Uberleben Hexa Fire Starter – Field Trial and Review

Uberleben Hexa Fire Starter
Uberleben Hexa Fire Starter

Idaho –  -(AmmoLand.com)- I recently received a Uberleben Hexa Fire Starter rod, which is a Ferro rod. I thought all of the fire-starting rods were made out of magnesium but that is not the case. There are two kinds that are popular. They are different but perform the same task-helping you to start a fire.

  • 1. Magnesium
  • 2. Ferro rods (Ferrocerium)

Ferro rods are made up of a combination of metals. Typically lanthanum, cerium, iron, neodymium, and magnesium. Ferro rods usually come with a black protective coating. If you look at the video on the Uberleben website it will tell you to remove the black coating before using it which will produce a shiny metal surface beneath.

With magnesium rods I’m used to scraping them lightly and building up a small deposit of grinds and then pushing hard and lighting them, thereby igniting the pile which lights my kindling. With the Uberleben Hexa Fire Starter though you do it a little different.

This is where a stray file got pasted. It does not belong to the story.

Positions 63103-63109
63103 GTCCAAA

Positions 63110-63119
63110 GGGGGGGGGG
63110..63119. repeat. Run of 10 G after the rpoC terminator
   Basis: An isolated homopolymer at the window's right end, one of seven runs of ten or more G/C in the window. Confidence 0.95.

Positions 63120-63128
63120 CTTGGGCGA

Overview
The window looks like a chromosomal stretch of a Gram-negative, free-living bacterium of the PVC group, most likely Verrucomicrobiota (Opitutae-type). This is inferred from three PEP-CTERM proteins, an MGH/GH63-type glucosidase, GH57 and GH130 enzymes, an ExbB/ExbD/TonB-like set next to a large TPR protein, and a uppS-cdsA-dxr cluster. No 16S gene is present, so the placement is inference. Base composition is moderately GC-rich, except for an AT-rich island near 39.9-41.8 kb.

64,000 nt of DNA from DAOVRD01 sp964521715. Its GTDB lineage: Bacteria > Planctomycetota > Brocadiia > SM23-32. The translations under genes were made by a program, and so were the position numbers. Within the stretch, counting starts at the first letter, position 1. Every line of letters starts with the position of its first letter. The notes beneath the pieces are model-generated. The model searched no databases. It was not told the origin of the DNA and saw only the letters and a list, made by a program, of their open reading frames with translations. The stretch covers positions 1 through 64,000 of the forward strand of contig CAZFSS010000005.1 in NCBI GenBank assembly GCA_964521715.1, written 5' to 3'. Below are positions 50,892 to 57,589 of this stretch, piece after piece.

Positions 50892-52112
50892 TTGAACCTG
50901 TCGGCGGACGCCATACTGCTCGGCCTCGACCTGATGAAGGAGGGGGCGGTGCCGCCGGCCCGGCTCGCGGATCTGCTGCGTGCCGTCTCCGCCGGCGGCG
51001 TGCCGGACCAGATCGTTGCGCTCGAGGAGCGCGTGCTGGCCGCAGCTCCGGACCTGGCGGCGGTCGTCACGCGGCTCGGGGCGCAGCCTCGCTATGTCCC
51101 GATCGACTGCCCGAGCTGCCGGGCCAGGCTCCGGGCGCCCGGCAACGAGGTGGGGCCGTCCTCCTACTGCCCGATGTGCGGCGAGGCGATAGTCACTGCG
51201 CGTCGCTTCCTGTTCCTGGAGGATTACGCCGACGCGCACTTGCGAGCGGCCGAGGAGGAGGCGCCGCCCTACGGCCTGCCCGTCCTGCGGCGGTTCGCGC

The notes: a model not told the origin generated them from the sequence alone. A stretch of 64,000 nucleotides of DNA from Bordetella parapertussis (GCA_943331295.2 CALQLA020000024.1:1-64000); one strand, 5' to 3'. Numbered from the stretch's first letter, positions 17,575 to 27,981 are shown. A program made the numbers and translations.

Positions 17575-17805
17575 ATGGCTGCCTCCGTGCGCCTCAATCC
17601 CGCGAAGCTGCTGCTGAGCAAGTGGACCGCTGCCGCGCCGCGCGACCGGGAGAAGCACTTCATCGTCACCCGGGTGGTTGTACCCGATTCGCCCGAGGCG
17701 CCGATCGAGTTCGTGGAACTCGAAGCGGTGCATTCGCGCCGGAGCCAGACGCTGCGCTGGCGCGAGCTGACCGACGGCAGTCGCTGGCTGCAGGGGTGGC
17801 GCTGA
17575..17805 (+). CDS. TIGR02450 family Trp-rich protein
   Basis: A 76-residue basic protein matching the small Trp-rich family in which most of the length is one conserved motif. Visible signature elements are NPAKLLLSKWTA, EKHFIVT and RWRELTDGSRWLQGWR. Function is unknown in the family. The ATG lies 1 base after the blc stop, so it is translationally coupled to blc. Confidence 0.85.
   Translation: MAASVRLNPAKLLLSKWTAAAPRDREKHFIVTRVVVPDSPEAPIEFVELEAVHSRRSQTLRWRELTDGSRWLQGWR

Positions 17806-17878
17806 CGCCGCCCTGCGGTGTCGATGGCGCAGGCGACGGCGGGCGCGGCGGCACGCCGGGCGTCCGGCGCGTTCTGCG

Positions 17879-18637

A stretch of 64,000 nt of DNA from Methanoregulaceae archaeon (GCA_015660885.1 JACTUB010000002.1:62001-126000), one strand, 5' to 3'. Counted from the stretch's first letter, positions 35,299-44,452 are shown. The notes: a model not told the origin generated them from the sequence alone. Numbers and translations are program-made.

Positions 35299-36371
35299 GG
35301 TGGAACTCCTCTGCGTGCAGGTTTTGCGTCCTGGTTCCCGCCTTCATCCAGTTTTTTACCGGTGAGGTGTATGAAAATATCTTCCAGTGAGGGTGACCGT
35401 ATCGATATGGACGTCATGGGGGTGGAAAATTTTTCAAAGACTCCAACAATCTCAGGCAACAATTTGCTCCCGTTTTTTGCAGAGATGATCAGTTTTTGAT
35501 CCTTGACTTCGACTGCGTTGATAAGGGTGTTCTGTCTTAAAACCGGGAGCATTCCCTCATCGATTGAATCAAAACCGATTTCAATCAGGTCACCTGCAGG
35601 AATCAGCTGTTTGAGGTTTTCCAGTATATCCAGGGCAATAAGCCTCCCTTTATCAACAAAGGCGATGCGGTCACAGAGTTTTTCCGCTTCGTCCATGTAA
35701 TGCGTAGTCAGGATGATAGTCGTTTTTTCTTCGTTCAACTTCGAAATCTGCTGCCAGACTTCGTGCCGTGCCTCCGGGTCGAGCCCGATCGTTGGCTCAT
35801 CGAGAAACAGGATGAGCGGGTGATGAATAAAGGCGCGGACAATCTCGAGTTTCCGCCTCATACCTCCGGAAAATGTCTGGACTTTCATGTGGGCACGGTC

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Here is what seems to work best. First, using the attached scraper, remove the black protective coating to reveal the shiny metal beneath. Don’t be paranoid and think that you have to remove every speck of black coating, it will all be removed in due time.Buy Now Gun Deals

It seems to work best if I put my kindling/fires starting material on a hard surface. Such as a rock or the ground. Press the end of the rod onto the rock in the middle of the kindling. Scrape along the rod and throw sparks onto the kindling. Viola, you have a fire.


I don’t know if you’re like me but for years I struggled to be able to build a fire. Someday I’ll do an article on this topic because it is a big subject to outdoorsmen, backpackers, survivalist and pretty much anyone that spends time in the outdoors.

If you’re building a fire with matches, you’ll probably use the tepee or building block method using either of these two constructions over your kindling and then lighting your kindling.